This week we asked: What does consistent and loving care look like when provided by alternate caregivers?
(Read more about providing consistent and loving care on our resource page, and enjoy this week’s articles on the theme.)
From Rebecca: Sticker fun with Grandma — Nella & Dominik
Emily blogs at Birthing Shifrah.
From Anna: “This is Rachel’s third year with her teacher, J. The girls’ Montessori community groups together 4- and 5-year-olds with Kindergarten students, and the children have the same lead teacher all three years. Rachel has an amazing bond with J, and she will be sad to move on to 1st grade in September. We are fortunate beyond words to have such an amazing group of women and men at the girls’ school, and I can’t thank them enough for their love and care!”
Anna blogs at Lawrence Girls.
From Shannon: “Moira was always happy to have anyone hold her from the beginning, except my Mom. Mom was never worried about it, always reassuring me when I tried to apologize for the hurt feelings I assumed she had that they would come to an understanding eventually. They are now the very best of friends.”
Shannon blogs at Pineapples & Artichokes.
From Jennifer: “This photo is of my mom holding my daughter and the little boy that I take care of during the week. We were having a super rough day so my mom rushed over to offer some support. Clearly, all these little ones needed was a little snuggle from grandma and the world was whole again!”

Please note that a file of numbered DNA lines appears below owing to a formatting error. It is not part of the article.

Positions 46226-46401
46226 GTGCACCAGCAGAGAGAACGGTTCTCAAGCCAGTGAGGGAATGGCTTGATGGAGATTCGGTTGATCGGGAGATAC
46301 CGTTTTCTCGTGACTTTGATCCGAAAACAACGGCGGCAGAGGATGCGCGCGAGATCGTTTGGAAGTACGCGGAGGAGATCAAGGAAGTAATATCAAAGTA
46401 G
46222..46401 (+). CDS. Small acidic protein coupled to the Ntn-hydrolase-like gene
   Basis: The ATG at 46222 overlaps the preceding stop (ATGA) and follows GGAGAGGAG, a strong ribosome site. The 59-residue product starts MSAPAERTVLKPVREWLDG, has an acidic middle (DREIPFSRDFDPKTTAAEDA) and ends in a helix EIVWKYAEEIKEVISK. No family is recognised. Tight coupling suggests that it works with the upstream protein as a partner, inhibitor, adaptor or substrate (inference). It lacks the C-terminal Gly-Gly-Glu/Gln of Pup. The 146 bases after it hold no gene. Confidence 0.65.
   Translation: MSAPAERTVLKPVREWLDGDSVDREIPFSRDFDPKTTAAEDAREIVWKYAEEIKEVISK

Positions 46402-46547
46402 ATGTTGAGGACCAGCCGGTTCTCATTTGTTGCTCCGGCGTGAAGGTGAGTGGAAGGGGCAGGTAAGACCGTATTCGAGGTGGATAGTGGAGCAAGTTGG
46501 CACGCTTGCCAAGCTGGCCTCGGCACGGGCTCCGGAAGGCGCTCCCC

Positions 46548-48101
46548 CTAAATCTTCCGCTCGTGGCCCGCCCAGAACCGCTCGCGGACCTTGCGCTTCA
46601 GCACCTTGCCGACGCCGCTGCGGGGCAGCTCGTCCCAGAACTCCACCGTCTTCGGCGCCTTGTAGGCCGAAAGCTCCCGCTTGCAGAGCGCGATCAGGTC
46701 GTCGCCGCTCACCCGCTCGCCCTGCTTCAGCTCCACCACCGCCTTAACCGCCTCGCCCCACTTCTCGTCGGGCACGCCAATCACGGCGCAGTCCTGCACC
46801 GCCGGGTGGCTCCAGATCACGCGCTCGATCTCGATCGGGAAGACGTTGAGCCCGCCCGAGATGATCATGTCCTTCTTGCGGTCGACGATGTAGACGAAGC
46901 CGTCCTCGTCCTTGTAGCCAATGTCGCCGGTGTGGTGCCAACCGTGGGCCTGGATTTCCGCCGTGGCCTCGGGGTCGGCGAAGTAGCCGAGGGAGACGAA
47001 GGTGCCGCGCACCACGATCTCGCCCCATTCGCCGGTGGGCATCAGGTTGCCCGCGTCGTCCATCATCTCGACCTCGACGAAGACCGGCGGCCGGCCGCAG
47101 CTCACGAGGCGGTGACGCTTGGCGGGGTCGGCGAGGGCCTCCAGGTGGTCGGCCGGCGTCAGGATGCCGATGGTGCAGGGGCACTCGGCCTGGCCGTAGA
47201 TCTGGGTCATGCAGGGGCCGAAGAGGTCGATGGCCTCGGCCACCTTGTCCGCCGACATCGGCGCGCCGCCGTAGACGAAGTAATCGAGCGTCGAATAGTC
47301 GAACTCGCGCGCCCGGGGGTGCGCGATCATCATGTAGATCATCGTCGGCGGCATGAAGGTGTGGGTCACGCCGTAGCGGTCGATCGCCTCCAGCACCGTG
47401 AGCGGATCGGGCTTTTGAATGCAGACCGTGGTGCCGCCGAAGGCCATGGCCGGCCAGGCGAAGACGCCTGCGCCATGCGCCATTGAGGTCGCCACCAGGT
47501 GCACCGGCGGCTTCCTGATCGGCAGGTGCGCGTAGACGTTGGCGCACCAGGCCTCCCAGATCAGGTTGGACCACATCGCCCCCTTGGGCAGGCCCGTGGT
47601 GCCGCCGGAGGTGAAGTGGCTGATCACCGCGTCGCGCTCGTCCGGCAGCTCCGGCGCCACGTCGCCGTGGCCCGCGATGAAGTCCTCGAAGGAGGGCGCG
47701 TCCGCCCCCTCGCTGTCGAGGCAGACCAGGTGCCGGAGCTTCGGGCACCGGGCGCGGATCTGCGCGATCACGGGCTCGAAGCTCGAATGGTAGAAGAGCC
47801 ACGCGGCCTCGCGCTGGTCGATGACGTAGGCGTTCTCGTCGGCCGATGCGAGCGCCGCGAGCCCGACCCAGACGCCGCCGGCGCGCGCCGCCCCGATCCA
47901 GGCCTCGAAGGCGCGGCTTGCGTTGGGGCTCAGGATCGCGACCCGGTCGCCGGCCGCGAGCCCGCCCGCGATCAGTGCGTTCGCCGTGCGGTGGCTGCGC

Jennifer blogs at Hybrid Rasta Mama.
Charise blogs at I Thought I Knew Mama.
From Luschka: “Although, when we lived in South Africa our cleaner only came around for two hours a week, her and Kyra really grew to love each other. The great thing about having an African woman care for your child is that the culture of childcare is traditionally very AP. It was wonderful to have Linah as part of our lives for those six months.”
Luschka blogs at Diary of a First Child.
Lauren blogs at Hobo Mama.
Stefanie blogs at very, very fine.
Alicia has found a daycare provider who respects a child’s need for close contact. Here, the daycare provider rocks Alicia’s daughter to sleep while another child naps on her lap. (We’ve blurred the other child’s face to protect privacy.)
Alicia blogs at Lactation Narration.
Read more at Momma Jorje’s blog.
From Ana: “My little brother watches my baby twice a week for me. He’s 21 and totally uncomfortable with it, but his godson loves him nonetheless. He does a good job.”
Ana blogs at Pandamoly.
Tell us: What alternate caregivers are part of your family?
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